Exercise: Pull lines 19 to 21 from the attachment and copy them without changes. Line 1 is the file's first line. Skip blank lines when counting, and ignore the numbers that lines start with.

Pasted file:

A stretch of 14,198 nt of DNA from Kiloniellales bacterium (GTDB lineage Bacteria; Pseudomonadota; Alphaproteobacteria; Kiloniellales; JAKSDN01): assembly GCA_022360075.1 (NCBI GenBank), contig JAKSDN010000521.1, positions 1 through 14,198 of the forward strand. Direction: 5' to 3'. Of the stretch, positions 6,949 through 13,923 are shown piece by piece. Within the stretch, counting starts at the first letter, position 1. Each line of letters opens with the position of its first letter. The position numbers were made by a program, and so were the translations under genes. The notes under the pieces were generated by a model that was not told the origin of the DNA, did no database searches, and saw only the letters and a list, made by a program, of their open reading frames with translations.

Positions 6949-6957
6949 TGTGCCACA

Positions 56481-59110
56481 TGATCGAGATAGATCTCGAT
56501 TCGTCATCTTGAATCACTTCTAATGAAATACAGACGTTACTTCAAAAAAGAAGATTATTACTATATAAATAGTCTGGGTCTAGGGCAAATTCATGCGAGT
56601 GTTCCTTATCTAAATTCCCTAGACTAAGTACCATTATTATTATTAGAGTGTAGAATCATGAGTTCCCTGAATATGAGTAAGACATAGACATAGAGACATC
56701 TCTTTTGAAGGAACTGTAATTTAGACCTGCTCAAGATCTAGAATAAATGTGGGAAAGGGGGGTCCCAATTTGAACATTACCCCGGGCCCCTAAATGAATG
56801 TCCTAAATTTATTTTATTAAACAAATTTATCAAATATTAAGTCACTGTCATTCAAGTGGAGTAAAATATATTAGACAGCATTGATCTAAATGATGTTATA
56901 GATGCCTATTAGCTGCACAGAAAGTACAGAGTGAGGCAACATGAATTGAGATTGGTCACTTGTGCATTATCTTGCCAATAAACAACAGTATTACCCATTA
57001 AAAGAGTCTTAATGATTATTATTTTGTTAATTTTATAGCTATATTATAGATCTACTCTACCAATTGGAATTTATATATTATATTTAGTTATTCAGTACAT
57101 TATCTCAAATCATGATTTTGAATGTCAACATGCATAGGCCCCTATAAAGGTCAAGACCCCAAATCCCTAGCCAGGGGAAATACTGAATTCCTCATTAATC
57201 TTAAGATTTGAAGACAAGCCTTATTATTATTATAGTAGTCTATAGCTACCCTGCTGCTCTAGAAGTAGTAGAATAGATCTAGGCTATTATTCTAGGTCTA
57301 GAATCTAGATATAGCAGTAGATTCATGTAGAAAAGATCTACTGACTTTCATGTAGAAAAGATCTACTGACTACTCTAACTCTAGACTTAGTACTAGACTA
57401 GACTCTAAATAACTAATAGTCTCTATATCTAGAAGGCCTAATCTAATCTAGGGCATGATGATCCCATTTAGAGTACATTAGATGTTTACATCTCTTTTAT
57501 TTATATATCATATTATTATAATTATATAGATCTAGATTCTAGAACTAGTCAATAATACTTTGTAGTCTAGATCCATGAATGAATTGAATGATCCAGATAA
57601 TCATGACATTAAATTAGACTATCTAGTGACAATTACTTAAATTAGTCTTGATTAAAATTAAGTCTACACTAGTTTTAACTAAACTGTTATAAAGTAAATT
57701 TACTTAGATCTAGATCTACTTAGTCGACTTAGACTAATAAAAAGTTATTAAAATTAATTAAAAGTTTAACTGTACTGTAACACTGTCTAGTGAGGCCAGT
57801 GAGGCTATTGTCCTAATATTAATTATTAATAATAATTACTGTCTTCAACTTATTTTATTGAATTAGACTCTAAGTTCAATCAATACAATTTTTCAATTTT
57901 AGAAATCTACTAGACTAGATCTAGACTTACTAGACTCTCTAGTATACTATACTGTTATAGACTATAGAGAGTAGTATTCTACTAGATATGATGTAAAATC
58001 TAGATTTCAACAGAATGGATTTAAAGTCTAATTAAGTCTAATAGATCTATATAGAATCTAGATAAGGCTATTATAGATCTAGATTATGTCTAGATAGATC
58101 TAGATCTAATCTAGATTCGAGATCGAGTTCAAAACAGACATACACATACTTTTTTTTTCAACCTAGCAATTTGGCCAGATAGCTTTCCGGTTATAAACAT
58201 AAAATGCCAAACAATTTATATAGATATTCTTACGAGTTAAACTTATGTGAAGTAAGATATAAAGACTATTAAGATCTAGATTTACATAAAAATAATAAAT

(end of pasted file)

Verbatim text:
57801 GAGGCTATTGTCCTAATATTAATTATTAATAATAATTACTGTCTTCAACTTATTTTATTGAATTAGACTCTAAGTTCAATCAATACAATTTTTCAATTTT
57901 AGAAATCTACTAGACTAGATCTAGACTTACTAGACTCTCTAGTATACTATACTGTTATAGACTATAGAGAGTAGTATTCTACTAGATATGATGTAAAATC
58001 TAGATTTCAACAGAATGGATTTAAAGTCTAATTAAGTCTAATAGATCTATATAGAATCTAGATAAGGCTATTATAGATCTAGATTATGTCTAGATAGATC